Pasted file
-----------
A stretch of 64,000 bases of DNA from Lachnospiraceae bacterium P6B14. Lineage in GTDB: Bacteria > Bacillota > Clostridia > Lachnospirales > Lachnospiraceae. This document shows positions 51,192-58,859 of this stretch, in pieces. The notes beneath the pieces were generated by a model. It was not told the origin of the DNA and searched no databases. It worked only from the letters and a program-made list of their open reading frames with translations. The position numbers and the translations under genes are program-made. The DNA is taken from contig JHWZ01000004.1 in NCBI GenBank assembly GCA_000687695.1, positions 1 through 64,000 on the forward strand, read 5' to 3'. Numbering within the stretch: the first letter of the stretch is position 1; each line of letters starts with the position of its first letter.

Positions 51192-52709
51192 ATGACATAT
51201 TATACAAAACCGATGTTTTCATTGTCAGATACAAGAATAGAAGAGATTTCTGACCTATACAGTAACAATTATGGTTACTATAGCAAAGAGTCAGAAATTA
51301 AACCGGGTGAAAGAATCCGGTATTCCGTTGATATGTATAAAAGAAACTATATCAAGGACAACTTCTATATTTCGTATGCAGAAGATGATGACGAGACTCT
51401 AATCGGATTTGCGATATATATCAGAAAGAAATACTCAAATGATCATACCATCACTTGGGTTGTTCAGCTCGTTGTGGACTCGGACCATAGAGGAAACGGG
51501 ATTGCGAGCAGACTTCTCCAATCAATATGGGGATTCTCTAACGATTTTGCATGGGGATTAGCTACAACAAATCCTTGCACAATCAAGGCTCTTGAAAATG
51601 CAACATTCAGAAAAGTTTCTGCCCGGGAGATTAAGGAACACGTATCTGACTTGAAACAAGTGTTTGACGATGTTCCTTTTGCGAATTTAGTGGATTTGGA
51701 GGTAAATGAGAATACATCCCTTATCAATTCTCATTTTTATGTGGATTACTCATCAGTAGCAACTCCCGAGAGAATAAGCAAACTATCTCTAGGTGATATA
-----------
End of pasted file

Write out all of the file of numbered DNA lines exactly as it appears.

A stretch of 64,000 bases of DNA from Lachnospiraceae bacterium P6B14. Lineage in GTDB: Bacteria > Bacillota > Clostridia > Lachnospirales > Lachnospiraceae. This document shows positions 51,192-58,859 of this stretch, in pieces. The notes beneath the pieces were generated by a model. It was not told the origin of the DNA and searched no databases. It worked only from the letters and a program-made list of their open reading frames with translations. The position numbers and the translations under genes are program-made. The DNA is taken from contig JHWZ01000004.1 in NCBI GenBank assembly GCA_000687695.1, positions 1 through 64,000 on the forward strand, read 5' to 3'. Numbering within the stretch: the first letter of the stretch is position 1; each line of letters starts with the position of its first letter.

Positions 51192-52709
51192 ATGACATAT
51201 TATACAAAACCGATGTTTTCATTGTCAGATACAAGAATAGAAGAGATTTCTGACCTATACAGTAACAATTATGGTTACTATAGCAAAGAGTCAGAAATTA
51301 AACCGGGTGAAAGAATCCGGTATTCCGTTGATATGTATAAAAGAAACTATATCAAGGACAACTTCTATATTTCGTATGCAGAAGATGATGACGAGACTCT
51401 AATCGGATTTGCGATATATATCAGAAAGAAATACTCAAATGATCATACCATCACTTGGGTTGTTCAGCTCGTTGTGGACTCGGACCATAGAGGAAACGGG
51501 ATTGCGAGCAGACTTCTCCAATCAATATGGGGATTCTCTAACGATTTTGCATGGGGATTAGCTACAACAAATCCTTGCACAATCAAGGCTCTTGAAAATG
51601 CAACATTCAGAAAAGTTTCTGCCCGGGAGATTAAGGAACACGTATCTGACTTGAAACAAGTGTTTGACGATGTTCCTTTTGCGAATTTAGTGGATTTGGA
51701 GGTAAATGAGAATACATCCCTTATCAATTCTCATTTTTATGTGGATTACTCATCAGTAGCAACTCCCGAGAGAATAAGCAAACTATCTCTAGGTGATATA